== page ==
Your use of virtual instruments might vary in that instance, but you could easily add a layer of ambience with Padshop 2 or craft funky horn stabs with HALion Sonic SE 3. Or, if there’s no drummer, you could again turn to Groove Agent SE for needed help.
It doesn’t matter too much what genre or recording situations you might find yourself in. There’s enough here to keep you busy for a long time to come.
If you want to take advantage of other virtual instruments, keep reading to find out how…
Does Cubase Work With Third-Party Plugins?
Yes, third-party plugins can be added to Cubase. That means your favorite virtual effects and instruments (via other developers) can likely be loaded into Cubase.
The installation process is simple. Assuming you installed the plugins in a default VST plugin path, Cubase will scan for new plugins upon starting up and take care of the rest.
How Does Cubase Compare To Other DAWs In Terms of Instruments?
The reality is you will be hard pressed to do a straight comparison with other DAWs. The main reason for that is because if, for example, one DAW only comes with one synth, you might automatically assume it’s lesser than Cubase. But that may not necessarily be the case, as it could be one of the most versatile synths on the market.
That said, we’ve put together a bit of a comparison summary for you here:
- Ableton Live. Live comes with up to 16 virtual instruments, depending on the version you purchase. These include Drum Rack, Impulse, Instrument Rack, Simpler, DrumSynths, External Instrument, Analog, Bass, Collision, CV Instrument, CV Triggers, Electric, Operator, Poli, Sampler, Tension, and Wavetable.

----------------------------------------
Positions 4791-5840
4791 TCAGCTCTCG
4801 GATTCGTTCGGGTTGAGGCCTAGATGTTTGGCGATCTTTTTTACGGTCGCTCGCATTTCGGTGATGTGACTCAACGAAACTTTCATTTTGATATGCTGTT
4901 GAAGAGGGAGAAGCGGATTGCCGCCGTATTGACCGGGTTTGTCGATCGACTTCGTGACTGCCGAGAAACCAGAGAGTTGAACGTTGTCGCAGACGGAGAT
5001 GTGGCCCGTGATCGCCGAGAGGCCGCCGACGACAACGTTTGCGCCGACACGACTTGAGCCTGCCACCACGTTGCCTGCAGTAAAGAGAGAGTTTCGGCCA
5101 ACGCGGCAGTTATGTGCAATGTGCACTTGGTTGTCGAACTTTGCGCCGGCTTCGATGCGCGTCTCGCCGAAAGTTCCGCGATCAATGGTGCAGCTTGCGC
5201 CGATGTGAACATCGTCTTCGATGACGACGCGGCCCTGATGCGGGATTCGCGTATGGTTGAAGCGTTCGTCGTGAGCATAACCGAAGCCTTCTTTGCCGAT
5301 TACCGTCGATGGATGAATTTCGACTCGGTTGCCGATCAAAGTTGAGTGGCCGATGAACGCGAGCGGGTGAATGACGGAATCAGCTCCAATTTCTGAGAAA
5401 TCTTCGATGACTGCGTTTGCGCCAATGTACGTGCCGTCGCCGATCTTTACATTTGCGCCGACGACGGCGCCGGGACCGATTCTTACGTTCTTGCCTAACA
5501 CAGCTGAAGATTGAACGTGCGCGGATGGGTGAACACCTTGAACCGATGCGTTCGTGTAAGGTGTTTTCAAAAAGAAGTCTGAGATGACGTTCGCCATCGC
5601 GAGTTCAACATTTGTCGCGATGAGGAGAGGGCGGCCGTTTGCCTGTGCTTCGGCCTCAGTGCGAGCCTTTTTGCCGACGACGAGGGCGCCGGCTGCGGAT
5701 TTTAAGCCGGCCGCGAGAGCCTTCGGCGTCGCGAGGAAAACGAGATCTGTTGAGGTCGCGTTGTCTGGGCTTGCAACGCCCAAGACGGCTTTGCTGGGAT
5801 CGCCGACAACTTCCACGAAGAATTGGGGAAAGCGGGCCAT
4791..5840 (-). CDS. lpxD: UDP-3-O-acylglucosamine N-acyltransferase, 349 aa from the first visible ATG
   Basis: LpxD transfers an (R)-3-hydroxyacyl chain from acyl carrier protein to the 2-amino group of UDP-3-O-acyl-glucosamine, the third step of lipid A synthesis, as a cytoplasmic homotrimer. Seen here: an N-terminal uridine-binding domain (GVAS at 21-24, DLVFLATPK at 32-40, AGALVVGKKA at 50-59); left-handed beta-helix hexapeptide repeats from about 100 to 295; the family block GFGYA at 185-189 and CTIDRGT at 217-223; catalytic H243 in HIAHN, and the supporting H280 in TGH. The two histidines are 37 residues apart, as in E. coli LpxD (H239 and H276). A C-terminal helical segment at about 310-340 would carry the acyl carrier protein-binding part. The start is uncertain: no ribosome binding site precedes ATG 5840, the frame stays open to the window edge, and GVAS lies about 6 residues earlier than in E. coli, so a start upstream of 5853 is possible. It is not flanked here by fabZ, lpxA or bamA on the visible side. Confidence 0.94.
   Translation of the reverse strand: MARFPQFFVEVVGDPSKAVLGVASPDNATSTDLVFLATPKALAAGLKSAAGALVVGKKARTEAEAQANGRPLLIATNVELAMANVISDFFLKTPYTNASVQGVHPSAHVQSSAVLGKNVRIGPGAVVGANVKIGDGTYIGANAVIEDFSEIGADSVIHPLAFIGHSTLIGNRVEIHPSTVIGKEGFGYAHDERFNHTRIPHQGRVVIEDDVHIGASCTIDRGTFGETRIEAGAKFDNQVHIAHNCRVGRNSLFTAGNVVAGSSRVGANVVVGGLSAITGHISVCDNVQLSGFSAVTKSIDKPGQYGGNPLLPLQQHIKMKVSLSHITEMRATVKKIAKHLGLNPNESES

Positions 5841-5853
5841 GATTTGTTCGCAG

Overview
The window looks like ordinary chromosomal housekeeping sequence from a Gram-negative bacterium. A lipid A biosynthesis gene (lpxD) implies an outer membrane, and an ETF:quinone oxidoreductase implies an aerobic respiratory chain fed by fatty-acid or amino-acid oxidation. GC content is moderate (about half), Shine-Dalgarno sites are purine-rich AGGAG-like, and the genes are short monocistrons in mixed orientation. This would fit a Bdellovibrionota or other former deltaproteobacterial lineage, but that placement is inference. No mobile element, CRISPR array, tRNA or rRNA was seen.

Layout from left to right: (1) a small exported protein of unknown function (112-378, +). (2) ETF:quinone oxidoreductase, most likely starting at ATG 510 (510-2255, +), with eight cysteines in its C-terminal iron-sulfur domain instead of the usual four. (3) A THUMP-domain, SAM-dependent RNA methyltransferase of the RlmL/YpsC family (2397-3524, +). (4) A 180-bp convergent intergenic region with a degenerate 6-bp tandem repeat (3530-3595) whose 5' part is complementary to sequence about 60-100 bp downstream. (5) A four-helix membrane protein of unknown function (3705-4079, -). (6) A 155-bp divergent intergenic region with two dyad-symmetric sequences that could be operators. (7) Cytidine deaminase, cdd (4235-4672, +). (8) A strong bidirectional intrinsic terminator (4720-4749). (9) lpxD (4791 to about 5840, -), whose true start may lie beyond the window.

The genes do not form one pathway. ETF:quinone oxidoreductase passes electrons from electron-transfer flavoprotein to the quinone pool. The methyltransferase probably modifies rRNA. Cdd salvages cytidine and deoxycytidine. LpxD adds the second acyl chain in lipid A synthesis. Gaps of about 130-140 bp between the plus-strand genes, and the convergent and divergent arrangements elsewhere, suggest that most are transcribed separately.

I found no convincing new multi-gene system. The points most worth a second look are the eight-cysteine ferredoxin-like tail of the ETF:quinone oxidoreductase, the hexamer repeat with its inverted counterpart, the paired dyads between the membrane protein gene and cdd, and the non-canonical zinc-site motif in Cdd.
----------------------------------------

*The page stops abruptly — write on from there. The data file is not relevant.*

- Avid Pro Tools. Pro Tools features up to nine virtual instruments and loops, depending on the version – AIR Boom, AIR DB-33, AIR Mini Grand, AR Structure Free, AIR Vacuum, AIR Xpand!2, Avid Loopmasters Sample Pack, Pro Tools | GrooveCell, and Pro Tools | SynthCell.
- Image-Line FL Studio. Image-Line’s FL Studio comes with up to 35 virtual instruments depending on the version.
- Apple Logic Pro. Apple’s Logic Pro comes with 16 virtual instruments, consisting of samplers, drums, strings, synthesizers, retro keyboards, arpeggiator, and more.
Does Cubase Come With Instruments? Final Thoughts
If you’re worried about whether Steinberg Cubase comes with virtual instruments, worry no more! Its eight selections cover quite a bit of ground, from beat making and composing to sketching and songwriting. It can handle most genres you throw at it too.
If you’re not happy with the included tools, or you simply want to extend Cubase’s functionality, it is compatible with third-party plugins, so you can use just about whatever you want.
The only thing that matters, then, is the workflow. If you like the Cubase workflow, then you’ve probably found your DAW. Otherwise, you may want to continue your search.